For more than 100 years, parents of babies have utilized Johnson’s Baby Powder to treat diaper rash. During this span, women have also used the product for personal hygiene. In fact, according to data compiled from the United States Census and the Simmons National Consumer Survey, NHCS, and calculated by Statista, 53.95 million Americans utilized Johnson’s Baby Powder in 2016.
To combat odors and moisture, women have purchased Shower to Shower Body Powder for almost 50 years. Manufactured by Johnson & Johnson, both Johnson’s Baby Powder and Shower to Shower Body Powder contain the potentially harmful substance talc.
Talc is a mineral comprised mostly of the elements magnesium, oxygen, and silicon. In powder form, talc absorbs moisture well and helps to decrease friction. In its pure form, some talc consists of asbestos. When inhaled, asbestos can cause certain types of cancer. However, all consumer products containing talc in the United States have been free of asbestos since the 1970s.
Although asbestos is no longer a concern in American talc products, the link between talcum powder use and ovarian cancer is. According to ConsumerSafety.org, on August 21, 2017, a jury in a California state court awarded Eva Echeverria 417 million dollars in damages for her ovarian cancer complaint against Johnson & Johnson.
While in the hospital undergoing treatment for ovarian cancer, Echeverria filed a lawsuit against Johnson & Johnson claiming her more than 60 year use of the product manufactured by the company caused the development of her cancer. According to her testimony, Echeverria began using Johnson’s Baby Powder at the age of eleven. Unaware of its potential association with cancer, she continued purchasing the popular product after receiving her cancer diagnosis in 2007.
During the trial, Johnson & Johnson maintained their talcum products are completely safe for consumer use. Because the Food and Drug Administration, FDA, doesn’t regulate cosmetics as intensely as it oversees foods and medications, Johnson & Johnson insisted they possessed no legal need to warn customers about potential issues with the product’s use. The company plans to appeal the verdict.
In addition to Echeverria’s judgement, Johnson & Johnson has been found liable for damages in four other lawsuits brought by women who were diagnosed with ovarian cancer after using Johnson’s Baby Powder or Shower to Shower Body Powder for years. All of the other damages were awarded by separate juries in state courts in St. Louis, Missouri.
The judgements, awarded in 2016 and 2017, were for $72, $55, $70, and $110 million dollars respectively. More than 5,000 women’s talcum powder court cases remain against Johnson & Johnson. Whether the battered company will try to settle these cases or fight them in court is unknown.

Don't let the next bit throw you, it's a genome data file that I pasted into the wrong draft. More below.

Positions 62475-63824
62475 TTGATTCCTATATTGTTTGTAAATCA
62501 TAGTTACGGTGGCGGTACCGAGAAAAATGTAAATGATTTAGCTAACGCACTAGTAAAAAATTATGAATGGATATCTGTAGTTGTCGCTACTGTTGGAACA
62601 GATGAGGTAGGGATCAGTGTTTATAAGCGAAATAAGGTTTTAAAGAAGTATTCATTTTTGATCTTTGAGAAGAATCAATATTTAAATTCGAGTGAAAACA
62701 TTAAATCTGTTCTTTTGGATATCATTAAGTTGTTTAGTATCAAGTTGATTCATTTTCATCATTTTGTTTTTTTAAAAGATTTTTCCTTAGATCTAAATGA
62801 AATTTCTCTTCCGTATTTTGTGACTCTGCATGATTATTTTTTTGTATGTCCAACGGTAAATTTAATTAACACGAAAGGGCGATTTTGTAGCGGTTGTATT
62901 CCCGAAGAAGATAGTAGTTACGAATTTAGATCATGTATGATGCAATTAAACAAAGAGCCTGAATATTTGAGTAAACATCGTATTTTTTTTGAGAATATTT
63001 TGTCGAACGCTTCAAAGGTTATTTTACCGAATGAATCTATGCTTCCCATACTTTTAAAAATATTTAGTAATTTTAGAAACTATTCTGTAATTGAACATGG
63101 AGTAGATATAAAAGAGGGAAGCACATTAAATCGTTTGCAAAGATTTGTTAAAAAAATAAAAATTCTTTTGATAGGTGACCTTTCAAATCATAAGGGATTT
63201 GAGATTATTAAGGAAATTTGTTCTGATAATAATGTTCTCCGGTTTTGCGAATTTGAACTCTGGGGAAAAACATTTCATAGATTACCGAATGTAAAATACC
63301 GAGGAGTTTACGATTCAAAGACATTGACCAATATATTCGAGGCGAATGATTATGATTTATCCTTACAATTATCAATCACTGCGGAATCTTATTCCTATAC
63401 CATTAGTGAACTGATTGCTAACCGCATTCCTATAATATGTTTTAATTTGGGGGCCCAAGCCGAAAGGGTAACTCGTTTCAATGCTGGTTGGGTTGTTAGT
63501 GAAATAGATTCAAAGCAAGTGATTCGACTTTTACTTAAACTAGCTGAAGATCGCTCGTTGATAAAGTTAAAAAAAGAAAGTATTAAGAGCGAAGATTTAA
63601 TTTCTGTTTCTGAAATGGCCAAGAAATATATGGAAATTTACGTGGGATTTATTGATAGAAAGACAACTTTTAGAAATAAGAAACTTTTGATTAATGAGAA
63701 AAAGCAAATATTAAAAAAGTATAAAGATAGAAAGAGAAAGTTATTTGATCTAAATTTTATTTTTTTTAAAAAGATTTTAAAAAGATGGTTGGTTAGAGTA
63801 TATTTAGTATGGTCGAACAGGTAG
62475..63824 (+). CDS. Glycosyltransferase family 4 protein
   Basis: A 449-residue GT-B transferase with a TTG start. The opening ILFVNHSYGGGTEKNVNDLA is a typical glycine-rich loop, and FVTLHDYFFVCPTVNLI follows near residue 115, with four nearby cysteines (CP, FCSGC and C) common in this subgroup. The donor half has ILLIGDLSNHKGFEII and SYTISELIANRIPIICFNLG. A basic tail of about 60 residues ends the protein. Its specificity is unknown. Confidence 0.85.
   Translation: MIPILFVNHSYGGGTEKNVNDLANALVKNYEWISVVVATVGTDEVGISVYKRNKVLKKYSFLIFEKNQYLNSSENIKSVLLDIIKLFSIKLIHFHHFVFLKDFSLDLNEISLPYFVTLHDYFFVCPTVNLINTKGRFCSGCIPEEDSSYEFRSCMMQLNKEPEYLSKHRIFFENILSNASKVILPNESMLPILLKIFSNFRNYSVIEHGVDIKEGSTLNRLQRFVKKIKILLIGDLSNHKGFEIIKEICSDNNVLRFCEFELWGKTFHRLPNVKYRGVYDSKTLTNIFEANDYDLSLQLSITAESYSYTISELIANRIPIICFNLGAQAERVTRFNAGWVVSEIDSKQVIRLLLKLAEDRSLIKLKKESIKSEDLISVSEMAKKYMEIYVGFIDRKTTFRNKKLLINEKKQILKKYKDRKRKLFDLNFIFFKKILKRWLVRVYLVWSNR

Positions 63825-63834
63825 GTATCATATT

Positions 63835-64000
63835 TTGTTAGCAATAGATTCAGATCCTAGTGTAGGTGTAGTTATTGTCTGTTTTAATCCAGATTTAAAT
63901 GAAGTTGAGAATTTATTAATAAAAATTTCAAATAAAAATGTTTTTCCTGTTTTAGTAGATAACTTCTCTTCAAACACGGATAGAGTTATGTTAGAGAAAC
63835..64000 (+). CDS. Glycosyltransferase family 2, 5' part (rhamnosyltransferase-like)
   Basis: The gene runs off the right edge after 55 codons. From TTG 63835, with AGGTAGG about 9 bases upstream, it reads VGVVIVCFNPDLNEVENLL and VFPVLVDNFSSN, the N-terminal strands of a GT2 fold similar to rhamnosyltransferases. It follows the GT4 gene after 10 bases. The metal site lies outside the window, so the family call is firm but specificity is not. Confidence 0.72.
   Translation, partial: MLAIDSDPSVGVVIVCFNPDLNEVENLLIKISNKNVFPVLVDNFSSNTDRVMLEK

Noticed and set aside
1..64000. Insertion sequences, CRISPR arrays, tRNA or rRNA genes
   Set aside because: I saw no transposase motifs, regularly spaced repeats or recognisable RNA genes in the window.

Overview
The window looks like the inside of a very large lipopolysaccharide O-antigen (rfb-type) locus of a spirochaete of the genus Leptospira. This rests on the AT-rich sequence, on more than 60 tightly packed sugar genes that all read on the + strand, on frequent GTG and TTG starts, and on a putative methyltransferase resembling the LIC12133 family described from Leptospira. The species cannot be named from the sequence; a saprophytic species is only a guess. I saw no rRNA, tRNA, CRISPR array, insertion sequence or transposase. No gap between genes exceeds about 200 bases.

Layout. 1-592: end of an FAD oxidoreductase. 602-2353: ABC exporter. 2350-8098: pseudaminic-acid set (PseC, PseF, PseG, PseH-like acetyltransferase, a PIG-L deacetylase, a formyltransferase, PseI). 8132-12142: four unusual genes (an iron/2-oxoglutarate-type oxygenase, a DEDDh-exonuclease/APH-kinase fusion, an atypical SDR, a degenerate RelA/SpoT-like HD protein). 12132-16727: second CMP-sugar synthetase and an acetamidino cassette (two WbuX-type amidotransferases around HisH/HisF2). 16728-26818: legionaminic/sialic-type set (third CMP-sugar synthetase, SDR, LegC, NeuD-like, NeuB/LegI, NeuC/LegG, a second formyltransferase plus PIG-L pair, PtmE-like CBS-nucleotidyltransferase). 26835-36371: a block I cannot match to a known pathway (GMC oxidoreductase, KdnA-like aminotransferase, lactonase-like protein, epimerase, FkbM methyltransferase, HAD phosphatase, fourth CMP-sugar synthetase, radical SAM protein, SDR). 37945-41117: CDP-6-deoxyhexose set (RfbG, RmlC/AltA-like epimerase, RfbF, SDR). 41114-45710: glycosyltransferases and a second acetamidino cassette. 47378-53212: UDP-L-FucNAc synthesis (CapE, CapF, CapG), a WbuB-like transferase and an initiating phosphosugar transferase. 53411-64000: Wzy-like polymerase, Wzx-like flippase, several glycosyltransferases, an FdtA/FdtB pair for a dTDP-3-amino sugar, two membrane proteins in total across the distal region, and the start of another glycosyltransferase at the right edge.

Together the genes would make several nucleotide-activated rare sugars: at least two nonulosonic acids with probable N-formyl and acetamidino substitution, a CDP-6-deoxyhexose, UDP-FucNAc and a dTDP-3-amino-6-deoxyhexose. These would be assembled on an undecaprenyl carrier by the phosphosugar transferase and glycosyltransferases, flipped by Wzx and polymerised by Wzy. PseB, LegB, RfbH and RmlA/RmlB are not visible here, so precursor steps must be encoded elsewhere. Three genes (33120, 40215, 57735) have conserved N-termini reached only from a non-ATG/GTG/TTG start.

Physicians and researchers have been studying the correlation between talcum powder usage and ovarian cancer for decades. A 1999 research study performed by the National Cancer Institute determined the avoidance of talc in genital hygiene may decrease the occurrence of a highly lethal type of cancer by at least 10 percent.
Since 2008, three studies conducted on more than 85,000 women, published in the Journal of Epidemiology & Community Health, Cancer Epidemiology, Biomarkers & Prevention, and Cancer Prevention Research, all found a link between talc and ovarian cancer. A 2016 study completed by Schildkraut JM et al. determined 63 percent of women suffering from ovarian cancer had dusted themselves with talc.
If you’re concerned about the possible link between talc powder and ovarian cancer, other all natural options exist. They include:
- Arrowroot starch
- Tapioca starch
- Baking soda
- Oat flour
Both arrowroot starch and tapioca starch are common substitutes for flour and cornstarch in paleo kitchens. Arrowroot starch is derived from numerous tropical South American plants. Tapioca starch comes from the crushed-up pulp of the South American cassava plant.
Besides neutralizing the odors in your refrigerator, baking soda is a good alternative for talc powder. Some people even apply baking soda under their armpits every morning instead of a commercial deodorant. Oat flour is a courser option to talc powder than arrowroot starch, tapioca starch, or baking soda.
Some consumers purchase store-bought talcum powders for their pleasant smells. To liven up the aroma of homemade powder, consider adding a few drops of lavender and neroli essential oils. Before experimenting with essential oils, read the instructions and intended uses carefully. By creating a natural alternative to talcum powder, you can feel safe while remaining comfortable throughout your day.
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